Eat. Sleep. Rave. Repeat. The perfect mantra of an ideal man to survive in this world.
Eat. Be fit. Play for the nation. Face criticism. Nurse injuries. Get back on the field. Retire. The not so perfect mantra for an International cricketer.
We as Indians laugh it off when we hear if someone is low or needs help with mental health. Our common suggestion to him/her would be to pick themselves up and stop complaining about it. No wonder Psychiatrists are paid lesser here when compared to their counterparts in other 1st world countries.
They say ‘When the going gets tough, the tough gets going’ but when it refuses to go further then it all starts to crumble. When an International cricketer breaks down due to an injury, he not only puts his body at stake but also his chances for another call up to the squad. And when this thought starts polluting your mind then its oblivion.
As avid cricket viewers we simply shrug it off assuming he would make a comeback very soon, but we never know what he would be going through in such a phase. Here I have compiled few instances from my memory where International cricketers had to face such disheartening instances.
You would probably remember Yardy as that guy who bought a spark in England’s limited overs team. A Slow Left Arm bowler who could also strike a few lusty blows whenever England required him to. He was a vital cog for them when they won the 2010 T20 World Cup and they had their hopes on him to deliver in the crucial 50 over World cup that was supposed to follow up next year. The big stage had come, England had managed to perform well too. But Yardy had some tough times in the field. Thought to be very effective on Sub-continent pitches he could only rack up two wickets against India, South Africa & Ireland.
The group stage was done and dusted and England was ready to face Sri Lanka in a high profile quarter final clash and then came the shocking statement from the dressing room. Micheal Yardy chose to pull out of the squad citing depression as the reason and that he had been managing it for a prolonged period of time. ECB had respected his decision and supported him throughout. At 30 in 2011, critics assumed his career was finished and unfortunately he never played for England again.
For someone who racked up close to 4000 runs in 50 odd tests, Trott would walk into any Test XI purely out of merit. He was part of the English squad who were the best travellers from 2009-2012. The away Ashes was coming in 2013 and the stage was set for him to set the batting charts ablaze. We all know what had happened in that Ashes. There was Mitchel Johnson who was firing thunderbolts at the Englishmen and they fell like a pack of cards. And Trott had left the tour after just one test.
He was later interviewed and he had revealed that he felt broken from long time and to escape cricket he wanted to drive his car into River Thames. He admitted that facing fast bowling was never a concern but in 2013 when Johnson was bowling he was hit on the body many times and couldn’t respond at all. His technique and judgement was totally muddled and that’s when he had decided to pull out of cricket once it for all. He briefly made a comeback in late 2014 but he was never the Trott we all knew. He retired in 2018 and took up a job in the commentary box and he still points the blame to media scrutiny for cricketers facing such hardships.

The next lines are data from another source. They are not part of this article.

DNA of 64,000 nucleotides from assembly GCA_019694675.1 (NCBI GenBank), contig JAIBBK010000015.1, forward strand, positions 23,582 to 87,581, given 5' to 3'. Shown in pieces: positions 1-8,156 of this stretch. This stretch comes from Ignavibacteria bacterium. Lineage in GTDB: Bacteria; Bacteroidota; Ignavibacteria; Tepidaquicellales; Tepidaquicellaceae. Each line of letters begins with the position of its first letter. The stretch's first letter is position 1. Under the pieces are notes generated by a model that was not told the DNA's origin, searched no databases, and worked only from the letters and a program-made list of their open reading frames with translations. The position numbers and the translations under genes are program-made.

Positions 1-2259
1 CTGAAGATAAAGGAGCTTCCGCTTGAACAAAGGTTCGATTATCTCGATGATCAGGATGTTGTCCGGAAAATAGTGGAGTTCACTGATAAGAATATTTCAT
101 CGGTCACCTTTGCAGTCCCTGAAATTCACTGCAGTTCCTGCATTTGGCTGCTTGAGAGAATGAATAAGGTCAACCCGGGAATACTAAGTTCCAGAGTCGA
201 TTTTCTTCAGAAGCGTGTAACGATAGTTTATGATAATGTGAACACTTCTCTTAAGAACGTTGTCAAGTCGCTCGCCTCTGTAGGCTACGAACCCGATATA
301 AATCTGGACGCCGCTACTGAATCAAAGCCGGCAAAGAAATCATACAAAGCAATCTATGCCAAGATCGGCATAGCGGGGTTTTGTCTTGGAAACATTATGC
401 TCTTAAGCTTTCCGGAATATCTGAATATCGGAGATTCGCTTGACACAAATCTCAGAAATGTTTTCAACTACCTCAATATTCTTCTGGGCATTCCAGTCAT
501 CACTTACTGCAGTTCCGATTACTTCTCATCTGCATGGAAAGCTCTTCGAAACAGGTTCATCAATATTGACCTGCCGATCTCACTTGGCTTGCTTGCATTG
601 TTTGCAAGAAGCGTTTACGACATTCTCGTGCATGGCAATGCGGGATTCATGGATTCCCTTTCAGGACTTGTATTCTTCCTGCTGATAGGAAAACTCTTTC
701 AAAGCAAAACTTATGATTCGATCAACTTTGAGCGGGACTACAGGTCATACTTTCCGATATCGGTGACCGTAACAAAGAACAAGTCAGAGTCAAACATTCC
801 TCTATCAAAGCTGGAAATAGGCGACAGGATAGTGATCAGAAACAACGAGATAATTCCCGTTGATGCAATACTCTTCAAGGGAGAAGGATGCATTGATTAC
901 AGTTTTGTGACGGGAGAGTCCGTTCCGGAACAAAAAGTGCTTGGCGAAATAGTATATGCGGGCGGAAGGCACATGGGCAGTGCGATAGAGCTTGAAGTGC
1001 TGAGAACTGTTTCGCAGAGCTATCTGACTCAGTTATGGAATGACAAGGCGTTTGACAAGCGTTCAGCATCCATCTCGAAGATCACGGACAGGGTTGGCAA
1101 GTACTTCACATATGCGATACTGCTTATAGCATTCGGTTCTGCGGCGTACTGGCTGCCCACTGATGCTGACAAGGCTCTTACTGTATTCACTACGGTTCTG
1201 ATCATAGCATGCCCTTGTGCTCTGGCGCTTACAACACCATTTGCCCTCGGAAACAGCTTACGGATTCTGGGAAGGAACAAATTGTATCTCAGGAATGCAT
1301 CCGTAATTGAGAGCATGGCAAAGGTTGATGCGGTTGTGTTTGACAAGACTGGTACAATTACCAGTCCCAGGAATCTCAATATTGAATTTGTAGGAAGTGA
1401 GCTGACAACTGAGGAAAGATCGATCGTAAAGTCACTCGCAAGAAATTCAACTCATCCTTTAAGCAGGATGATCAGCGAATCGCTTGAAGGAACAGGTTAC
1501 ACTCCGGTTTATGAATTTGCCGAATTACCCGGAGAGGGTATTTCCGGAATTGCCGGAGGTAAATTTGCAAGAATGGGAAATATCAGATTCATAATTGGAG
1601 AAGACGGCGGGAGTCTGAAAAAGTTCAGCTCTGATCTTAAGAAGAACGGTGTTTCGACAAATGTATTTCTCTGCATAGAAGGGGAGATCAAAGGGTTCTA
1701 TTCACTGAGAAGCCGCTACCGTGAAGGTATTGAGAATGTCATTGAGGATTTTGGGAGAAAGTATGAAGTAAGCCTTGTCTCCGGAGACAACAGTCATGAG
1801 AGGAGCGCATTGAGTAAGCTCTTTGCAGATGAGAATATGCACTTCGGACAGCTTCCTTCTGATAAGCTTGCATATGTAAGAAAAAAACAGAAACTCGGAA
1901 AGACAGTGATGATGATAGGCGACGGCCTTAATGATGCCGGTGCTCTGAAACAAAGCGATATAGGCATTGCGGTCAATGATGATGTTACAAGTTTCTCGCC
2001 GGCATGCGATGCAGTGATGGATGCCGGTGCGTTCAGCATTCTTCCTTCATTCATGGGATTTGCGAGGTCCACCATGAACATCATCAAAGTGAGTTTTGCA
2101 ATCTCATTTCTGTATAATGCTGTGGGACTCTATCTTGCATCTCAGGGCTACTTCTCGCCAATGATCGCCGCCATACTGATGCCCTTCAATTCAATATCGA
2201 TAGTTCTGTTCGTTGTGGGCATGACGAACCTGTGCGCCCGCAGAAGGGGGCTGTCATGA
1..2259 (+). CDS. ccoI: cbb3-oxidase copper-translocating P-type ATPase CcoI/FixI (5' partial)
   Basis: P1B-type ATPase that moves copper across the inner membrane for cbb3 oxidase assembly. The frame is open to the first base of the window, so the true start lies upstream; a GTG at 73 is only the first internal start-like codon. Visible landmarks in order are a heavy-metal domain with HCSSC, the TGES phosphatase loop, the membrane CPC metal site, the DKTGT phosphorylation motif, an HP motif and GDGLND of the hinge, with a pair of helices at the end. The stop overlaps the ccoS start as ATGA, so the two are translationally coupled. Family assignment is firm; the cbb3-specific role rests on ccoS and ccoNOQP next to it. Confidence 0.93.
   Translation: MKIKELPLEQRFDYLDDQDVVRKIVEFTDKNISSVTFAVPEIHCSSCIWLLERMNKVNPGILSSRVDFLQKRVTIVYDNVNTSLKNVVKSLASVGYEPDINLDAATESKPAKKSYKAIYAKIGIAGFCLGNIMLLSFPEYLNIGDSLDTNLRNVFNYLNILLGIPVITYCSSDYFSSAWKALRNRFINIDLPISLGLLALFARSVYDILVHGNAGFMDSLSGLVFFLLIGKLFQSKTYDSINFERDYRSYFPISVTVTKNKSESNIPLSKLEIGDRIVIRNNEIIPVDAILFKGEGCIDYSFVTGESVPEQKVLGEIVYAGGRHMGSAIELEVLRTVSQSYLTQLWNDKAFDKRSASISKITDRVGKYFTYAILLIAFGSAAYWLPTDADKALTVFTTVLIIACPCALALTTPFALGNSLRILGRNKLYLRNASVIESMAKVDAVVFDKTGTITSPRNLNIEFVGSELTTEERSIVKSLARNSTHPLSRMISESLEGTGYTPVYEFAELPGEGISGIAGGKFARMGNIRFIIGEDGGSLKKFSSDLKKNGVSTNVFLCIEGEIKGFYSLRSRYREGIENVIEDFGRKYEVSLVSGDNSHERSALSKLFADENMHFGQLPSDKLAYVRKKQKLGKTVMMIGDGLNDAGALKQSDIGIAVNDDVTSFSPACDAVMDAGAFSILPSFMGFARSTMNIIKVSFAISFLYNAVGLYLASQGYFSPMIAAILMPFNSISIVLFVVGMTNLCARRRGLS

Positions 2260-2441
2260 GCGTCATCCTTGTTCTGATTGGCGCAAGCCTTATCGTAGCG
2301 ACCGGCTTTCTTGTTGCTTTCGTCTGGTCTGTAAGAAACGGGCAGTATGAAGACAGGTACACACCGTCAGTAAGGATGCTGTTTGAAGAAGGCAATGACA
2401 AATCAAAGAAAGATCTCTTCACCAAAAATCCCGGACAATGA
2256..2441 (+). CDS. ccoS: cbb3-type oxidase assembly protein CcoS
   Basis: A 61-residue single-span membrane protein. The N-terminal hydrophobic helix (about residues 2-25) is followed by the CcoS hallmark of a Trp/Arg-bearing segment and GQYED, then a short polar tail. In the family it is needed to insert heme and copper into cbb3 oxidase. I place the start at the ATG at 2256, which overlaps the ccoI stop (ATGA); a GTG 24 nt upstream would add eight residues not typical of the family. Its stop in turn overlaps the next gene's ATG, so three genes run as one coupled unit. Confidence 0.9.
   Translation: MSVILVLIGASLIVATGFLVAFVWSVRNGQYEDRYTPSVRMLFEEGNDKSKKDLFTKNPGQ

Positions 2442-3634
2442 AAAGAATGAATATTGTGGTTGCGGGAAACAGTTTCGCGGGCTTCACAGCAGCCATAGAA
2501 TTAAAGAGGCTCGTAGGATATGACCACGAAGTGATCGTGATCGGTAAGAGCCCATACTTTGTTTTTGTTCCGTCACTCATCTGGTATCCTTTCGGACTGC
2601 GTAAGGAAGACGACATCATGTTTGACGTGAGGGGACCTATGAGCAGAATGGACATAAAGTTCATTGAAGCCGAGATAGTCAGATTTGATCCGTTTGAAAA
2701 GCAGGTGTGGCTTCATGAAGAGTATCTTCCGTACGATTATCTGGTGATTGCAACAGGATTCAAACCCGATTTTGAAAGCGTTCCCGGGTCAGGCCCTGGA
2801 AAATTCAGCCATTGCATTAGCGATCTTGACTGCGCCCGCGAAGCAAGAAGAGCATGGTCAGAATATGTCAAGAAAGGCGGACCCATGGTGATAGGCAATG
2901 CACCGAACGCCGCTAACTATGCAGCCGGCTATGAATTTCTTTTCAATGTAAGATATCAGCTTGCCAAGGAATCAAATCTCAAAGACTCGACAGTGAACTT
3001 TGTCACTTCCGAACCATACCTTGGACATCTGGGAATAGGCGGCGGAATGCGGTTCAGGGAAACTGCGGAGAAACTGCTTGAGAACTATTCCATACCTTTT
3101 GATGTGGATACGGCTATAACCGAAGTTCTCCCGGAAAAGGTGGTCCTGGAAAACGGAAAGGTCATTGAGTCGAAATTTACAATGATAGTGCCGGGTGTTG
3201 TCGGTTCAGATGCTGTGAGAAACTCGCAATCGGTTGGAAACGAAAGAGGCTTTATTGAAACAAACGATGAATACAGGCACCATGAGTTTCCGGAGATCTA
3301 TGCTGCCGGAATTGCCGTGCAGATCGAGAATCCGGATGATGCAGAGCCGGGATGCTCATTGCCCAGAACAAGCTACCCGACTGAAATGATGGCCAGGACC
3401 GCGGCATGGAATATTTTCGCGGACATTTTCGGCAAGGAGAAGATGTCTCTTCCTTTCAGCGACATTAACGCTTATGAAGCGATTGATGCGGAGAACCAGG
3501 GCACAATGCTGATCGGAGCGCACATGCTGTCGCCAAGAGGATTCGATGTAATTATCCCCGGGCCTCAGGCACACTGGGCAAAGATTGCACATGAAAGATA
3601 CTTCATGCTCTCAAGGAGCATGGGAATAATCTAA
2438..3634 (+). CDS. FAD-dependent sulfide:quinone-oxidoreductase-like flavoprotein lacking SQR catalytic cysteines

There’s always this funny person at school who could cackle you up and brighten your day, but you would never bother to ask him if he was happy behind his mask. Maxwell was such a live-wire for the Australian team, let it be in any format. Striking monstrous sixes, bowling innocuous offies & effecting run-outs was bread and butter for him. Cited as a natural leader he was next in line to lead his country at the International stage.
You could see that his recent performances against Sri Lanka was just a teaser and the main picture was yet to come. The news didn’t just drop but it ripped apart the entire nation. Maxwell had announced an indefinite break from cricket citing mental health issues for which his team members and the board gave full support to. Even though he was happy and chirping in the ear-mic, the commentators said he never enjoyed the cricket he was playing and it was all with a mask on. Maxwell still has a lot to contribute to Australian cricket and we are hopeful he would comeback soon to entertain the pundits.
Cricketers from the U-19 setup never fail to impress you. Nic Maddinson was touted to be the next Mathew Hayden for Australia resembling his attacking his instincts and habits of going over the top. Hailed as a fearless batsmen he made his debut against India in a T20 match and carted Bhuvneshwar Kumar and the spinners to all parts of the ground. He admitted that there were a lot of expectations in cricket now and it’s hard to deal with. This wasn’t the first time for him as way back in 2017 he had faced a similar situation. Australian cricket was further shook hearing this and now started approaching players to come out in the open to discuss any kind of mental health related issues.
From personal experiences where I myself had played Corporate and Club Level cricket I had more bad games than good games. Sometimes it would lead to sleepless nights, frustration at workplace and ennui. Imagine the pressure at International Level which would be tenfold. The media scrutiny and online trolls would further bring them down. Maybe we need a better setup at the Junior Level to help dealing this. Maybe team-mates and family members can be more supportive. But it’s the fan who needs to have sensible expectations from their favourite players. I can barely imagine the mental pressure Sachin Tendulkar or Ms Dhoni had to take. Different players have different methods to deal with it. But end of the day we need to take this problem seriously and address it.